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Arizona Game and Fish Commission Considers Releasing More Lobos

F837’s litter-mates were released into the wild in 2006 and 2008

The Arizona Game and Fish Commission voted yesterday to amend its previous policy that opposed any new releases of captive Mexican wolves into eastern Arizona. By changing their policy, the Commission will consider releasing wolves on a case by case basis to compensate for any loss in the wild lobo population.

This move could represent a significant step in the effort to grow the wild Mexican wolf population, which numbered close to 50 at the end of 2011.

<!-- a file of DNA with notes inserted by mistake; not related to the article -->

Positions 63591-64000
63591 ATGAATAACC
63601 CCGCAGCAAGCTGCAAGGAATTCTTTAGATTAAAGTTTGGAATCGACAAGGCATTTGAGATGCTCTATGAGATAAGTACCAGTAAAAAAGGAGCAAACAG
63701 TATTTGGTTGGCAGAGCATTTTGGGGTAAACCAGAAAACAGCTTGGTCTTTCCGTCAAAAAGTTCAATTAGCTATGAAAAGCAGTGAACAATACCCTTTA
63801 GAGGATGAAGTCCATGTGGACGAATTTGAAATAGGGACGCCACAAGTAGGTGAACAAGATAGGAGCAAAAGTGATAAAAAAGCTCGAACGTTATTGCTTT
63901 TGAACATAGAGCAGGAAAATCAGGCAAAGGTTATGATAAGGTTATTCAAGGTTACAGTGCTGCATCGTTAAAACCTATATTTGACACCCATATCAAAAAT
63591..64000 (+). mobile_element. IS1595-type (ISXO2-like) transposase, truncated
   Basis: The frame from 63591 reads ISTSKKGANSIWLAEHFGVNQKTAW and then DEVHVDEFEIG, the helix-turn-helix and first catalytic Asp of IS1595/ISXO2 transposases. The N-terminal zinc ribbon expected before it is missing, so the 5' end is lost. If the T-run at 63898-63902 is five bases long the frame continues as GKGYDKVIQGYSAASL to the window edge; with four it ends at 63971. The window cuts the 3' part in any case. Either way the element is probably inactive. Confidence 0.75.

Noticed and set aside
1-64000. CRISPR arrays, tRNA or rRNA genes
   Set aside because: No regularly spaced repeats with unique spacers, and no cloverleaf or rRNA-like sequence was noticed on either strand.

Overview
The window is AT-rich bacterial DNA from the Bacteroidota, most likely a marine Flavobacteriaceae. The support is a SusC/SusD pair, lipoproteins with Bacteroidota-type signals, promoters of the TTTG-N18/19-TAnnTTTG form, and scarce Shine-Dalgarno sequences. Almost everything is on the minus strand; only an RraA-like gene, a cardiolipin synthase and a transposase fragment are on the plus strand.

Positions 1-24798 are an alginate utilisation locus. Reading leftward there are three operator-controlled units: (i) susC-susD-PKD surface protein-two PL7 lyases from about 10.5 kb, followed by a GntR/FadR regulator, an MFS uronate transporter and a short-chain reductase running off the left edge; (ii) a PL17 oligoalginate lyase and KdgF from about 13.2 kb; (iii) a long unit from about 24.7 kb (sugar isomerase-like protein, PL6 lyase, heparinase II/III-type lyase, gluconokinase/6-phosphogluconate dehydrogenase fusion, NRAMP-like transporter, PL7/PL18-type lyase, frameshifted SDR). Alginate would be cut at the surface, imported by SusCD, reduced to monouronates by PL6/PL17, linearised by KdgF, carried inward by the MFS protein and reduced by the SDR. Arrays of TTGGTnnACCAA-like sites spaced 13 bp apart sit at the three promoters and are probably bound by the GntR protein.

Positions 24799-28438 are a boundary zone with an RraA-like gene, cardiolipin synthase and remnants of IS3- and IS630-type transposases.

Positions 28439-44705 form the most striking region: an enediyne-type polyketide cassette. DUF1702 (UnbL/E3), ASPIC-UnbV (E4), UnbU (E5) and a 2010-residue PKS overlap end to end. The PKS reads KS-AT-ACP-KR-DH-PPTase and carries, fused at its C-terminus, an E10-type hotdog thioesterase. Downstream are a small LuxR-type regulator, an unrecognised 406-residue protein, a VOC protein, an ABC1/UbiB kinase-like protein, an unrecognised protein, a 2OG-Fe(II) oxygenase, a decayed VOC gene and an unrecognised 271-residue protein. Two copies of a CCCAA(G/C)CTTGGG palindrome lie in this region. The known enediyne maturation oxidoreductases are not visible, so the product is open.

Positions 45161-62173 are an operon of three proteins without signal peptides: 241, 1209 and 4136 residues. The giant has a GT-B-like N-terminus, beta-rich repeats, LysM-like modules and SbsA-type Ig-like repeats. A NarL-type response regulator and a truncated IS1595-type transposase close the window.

The Mexican gray wolf (Canis lupus baileyi), or “lobo,” is the smallest, southernmost occurring, and most genetically distinct subspecies of gray wolf in North America. Aggressive predator control programs at the turn of the century all but exterminated the Mexican wolf from the wild. With the capture of the last 7 remaining wild Mexican wolves approximately 30 years ago, a captive breeding program was initiated helping to save the Mexican wolf from extinction. Today, the captive population consists of over 300 animals, and encompasses close to 50 zoos and wildlife facilities throughout the United States and Mexico.